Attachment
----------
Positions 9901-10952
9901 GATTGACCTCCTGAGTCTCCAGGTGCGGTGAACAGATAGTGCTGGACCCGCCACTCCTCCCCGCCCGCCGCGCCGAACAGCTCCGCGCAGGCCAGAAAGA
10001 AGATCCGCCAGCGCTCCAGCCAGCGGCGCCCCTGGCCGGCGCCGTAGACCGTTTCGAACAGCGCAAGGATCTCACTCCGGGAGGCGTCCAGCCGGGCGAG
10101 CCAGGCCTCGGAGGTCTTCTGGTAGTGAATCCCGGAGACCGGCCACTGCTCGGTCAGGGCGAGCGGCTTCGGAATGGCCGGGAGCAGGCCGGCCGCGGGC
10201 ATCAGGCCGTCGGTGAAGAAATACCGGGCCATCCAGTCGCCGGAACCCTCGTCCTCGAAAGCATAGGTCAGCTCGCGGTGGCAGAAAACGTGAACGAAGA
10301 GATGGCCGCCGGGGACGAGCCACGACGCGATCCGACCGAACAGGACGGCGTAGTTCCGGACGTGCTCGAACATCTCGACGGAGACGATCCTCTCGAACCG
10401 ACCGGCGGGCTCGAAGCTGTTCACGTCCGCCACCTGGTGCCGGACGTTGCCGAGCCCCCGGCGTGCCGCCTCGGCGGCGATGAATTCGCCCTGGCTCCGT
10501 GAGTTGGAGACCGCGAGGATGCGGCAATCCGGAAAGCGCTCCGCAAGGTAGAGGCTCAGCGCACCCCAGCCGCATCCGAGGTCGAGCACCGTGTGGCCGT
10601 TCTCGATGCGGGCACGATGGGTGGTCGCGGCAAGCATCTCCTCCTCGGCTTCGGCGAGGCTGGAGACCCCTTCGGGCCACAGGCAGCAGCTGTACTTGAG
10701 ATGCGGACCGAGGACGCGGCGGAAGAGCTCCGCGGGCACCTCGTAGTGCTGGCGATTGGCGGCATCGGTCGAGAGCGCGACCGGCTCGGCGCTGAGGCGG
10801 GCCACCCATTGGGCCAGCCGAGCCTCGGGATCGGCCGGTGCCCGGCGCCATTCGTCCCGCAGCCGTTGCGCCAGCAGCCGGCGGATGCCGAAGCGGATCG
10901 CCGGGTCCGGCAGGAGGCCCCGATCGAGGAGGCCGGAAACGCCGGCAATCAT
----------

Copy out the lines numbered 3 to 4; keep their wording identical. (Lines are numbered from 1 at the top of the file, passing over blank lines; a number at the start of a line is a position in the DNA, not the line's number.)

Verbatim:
10001 AGATCCGCCAGCGCTCCAGCCAGCGGCGCCCCTGGCCGGCGCCGTAGACCGTTTCGAACAGCGCAAGGATCTCACTCCGGGAGGCGTCCAGCCGGGCGAG
10101 CCAGGCCTCGGAGGTCTTCTGGTAGTGAATCCCGGAGACCGGCCACTGCTCGGTCAGGGCGAGCGGCTTCGGAATGGCCGGGAGCAGGCCGGCCGCGGGC